To further encourage women’s involvement and interest in the STEAM (Science, Technology, Engineering, Architecture, Math) arena, Glendale College’s annual Maker Faire will host a “Women in STEAM” speaker series, during which multiple females will speak of their experiences.
Dominique Butler, one of the panelists at the event, is a full-time student, pursuing a career in astronomy and communications. She hopes to one day become a space science communicator within the popular culture. In addition, she is actively involved in educational outreach with numerous organizations and schools. She finds inspiration in the fact that she gets to choose her own path and form a career like no other, bridging the gap between pop culture and sciences.
To understand what makes a woman scientist, El Vaquero asked a few questions in regards to Butler’s encounters and participation in the field. Here are her responses:
Q: How did you get into your current career?
A: I got really lucky, it sort of all fell into place once I went back to college. I changed my major to Astronomy, and decided early on that I wouldn’t be going into research. Most of my friends work in entertainment, so once I realized that I could take what I was learning in Astronomy and communicate it to our culture, my career path became clear.
Q: What has been the greatest challenge in your work? What about the greatest triumph?
A: The greatest challenge has actually been figuring out how to manage school, an Ambassadorship with NASA, and then finding ways to work and communicate space science to whatever platform I’m given. Creating a career as a space science communicator has been something I’ve had to figure out as I go along, and has constantly surprised me. I’m working towards having a space science children’s show, so each step of the way has been filled with successes and failures, or lessons learned. To be honest, my biggest triumph is still being on the path to finishing my education and creating my dream career. Every little success along the way is a triumph to me, it hasn’t been easy but I feel really lucky to be doing this work.
Q: What does the average day look like for you?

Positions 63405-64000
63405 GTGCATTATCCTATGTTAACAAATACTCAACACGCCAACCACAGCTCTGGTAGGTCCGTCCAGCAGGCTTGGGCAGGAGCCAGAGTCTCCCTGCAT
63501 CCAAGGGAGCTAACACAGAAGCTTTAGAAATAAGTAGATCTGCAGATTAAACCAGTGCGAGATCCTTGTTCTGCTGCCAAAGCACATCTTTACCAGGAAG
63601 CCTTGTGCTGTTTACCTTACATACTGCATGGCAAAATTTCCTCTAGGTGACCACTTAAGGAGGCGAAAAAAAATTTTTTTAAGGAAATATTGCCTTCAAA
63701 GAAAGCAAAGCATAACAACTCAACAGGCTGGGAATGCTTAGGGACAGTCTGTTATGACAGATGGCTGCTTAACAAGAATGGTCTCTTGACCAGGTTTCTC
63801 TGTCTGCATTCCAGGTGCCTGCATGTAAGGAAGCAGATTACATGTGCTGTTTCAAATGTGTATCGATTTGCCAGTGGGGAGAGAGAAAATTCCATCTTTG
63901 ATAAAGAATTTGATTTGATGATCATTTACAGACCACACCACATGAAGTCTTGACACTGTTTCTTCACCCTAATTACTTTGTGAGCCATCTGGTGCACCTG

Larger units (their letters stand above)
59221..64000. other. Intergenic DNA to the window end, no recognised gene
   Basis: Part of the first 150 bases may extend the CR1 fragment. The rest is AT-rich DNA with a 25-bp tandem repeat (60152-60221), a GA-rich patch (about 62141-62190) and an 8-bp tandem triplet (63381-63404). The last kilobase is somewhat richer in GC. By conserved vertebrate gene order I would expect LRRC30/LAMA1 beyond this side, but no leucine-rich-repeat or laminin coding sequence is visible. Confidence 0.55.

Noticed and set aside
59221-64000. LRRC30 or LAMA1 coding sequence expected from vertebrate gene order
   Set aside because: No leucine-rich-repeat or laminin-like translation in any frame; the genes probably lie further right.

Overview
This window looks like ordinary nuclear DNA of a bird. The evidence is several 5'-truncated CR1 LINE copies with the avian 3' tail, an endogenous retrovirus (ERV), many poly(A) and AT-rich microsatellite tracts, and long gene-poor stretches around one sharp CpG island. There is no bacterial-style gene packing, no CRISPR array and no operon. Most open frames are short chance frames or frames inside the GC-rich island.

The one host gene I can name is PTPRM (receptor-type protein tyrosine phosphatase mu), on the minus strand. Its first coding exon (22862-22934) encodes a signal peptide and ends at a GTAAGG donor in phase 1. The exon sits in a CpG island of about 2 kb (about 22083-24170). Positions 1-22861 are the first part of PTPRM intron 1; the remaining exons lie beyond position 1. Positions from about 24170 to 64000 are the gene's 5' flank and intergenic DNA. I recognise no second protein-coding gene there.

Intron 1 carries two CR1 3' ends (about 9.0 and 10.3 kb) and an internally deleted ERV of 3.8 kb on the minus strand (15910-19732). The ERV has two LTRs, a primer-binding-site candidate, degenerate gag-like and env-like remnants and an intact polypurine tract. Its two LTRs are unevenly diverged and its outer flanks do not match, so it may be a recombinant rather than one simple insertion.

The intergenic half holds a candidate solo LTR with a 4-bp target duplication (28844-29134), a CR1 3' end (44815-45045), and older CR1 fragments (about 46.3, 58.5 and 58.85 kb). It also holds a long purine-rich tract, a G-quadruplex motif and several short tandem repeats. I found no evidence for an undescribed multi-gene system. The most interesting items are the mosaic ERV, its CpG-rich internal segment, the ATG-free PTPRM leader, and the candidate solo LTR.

A: Everyday for me is different. I’m preparing to transfer to Harvard Extension School to finish my degree online this summer, so my schedule is more open to fill with the work I do as a NASA JPL Solar System Ambassador. I go and speak to kids in schools all over Los Angeles about NASA and space exploration. They’re obsessed with black holes and of course, aliens. I recently completed an internship at the Human Rights Watch advocating for children’s rights. Children deserve the best of everything we have, so my work revolves around finding a way to make sure I’m bringing that to light.
Q: Can you give your top three tips for students entering STEM?
A: Know that you belong here and your perspective is needed. Don’t let anyone tell you or make you feel otherwise. Get a good tutor. Eat, sleep, drink lots of water and surround yourself with people who support you and believe in you.
Q: Is there anything you want us to know about you in particular?
A: At this point, I’m refusing to take no for an answer. There is more than one way to get to where you want to be and realizing that my path isn’t going to look like anyone else’s has been liberating. I’ve learned that everything I’ve perceived as a setback has actually always worked to my advantage. I feel really thankful to be able to combine my love for Astronomy, the opportunity to work with children, and my passion for social justice into my education and career. As for something not too many people know about me, if I could come back in another lifetime, I’d be a Quantum Physicist. I can’t think of any job cooler than that.